Zoo Animals


Pan troglodytes

At the Detroit Zoo
The Great Apes of Harambee – located in the African Forest – is home to 10 chimpanzees, including the newest addition, Zuhura (Swahili for “morning star”), born to first-time mother Chiana in August 2013. She joins youngsters Akira, an adorable female born in July 2011, and her high-energy brother Ajua, born in September 2008. Imara is the dominant male and father to all three young chimpanzees. Trixi is the dominant female in the habitat. She is mother to twins Tanya and Nyani. Tanya likes playing with the other young chimps while carrying Akira on her back. Nyani enjoys doing her own thing and prefers to be alone. Abby can often be seen sticking her tongue out. She is the mother of Chiana, who often instigates play. Bubbles vocalizes enthusiastically when pumpkins and piñatas are placed in the habitat. Visitors often ask why they can’t see the chimpanzees at all times, and this is because of the large size of their habitat. The animals at the Detroit Zoo have many choices for how they spend their time. If you do not immediately see an animal, we encourage you to spend a few minutes looking around at the various viewing areas and talking to the Docents who can point out the animals if they are resting somewhere. The Great Apes of Harambee is a 4-acre habitat that also houses western lowland gorillas and a drill. The primates spend their days foraging, grooming and playing, just as they would in their native African environment.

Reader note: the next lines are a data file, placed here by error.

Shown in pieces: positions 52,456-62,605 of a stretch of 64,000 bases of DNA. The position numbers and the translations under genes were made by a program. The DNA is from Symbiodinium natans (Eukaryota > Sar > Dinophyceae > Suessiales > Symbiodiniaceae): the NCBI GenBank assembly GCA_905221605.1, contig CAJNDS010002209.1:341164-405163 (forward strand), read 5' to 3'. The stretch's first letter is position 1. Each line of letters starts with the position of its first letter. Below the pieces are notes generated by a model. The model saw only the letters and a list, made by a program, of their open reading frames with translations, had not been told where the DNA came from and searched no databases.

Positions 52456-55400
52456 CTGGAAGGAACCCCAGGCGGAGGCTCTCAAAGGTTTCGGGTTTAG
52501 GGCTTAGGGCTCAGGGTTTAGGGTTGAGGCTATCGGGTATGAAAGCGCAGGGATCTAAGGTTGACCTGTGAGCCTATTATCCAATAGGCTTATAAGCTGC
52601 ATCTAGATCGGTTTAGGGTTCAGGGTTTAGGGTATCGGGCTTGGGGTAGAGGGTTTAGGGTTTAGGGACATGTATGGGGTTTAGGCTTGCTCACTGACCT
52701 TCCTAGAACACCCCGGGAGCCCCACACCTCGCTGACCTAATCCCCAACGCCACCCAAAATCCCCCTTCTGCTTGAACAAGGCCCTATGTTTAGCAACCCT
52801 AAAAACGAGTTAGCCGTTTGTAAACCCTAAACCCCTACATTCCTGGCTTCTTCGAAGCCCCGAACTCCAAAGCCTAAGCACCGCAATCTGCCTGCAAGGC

The chimpanzee has long black or brown hair covering its body, but has no hair on its face, ears, hands or feet. It has pink skin at birth but, as it grows, the skin turns black. The chimpanzee has fingernails, toenails and opposable thumbs, just like humans. Its small face has a defined brow, small nostrils and a small muzzle.

Fun Facts

  • The chimpanzee shares more than 98 percent of the same genetic material with humans, making it our closest living relative.

  • The chimpanzee is one of the few animal species that makes and uses tools. Examples include using sticks to catch insects and stones to crack open nuts.

  • Chimpanzees live in large groups called communities.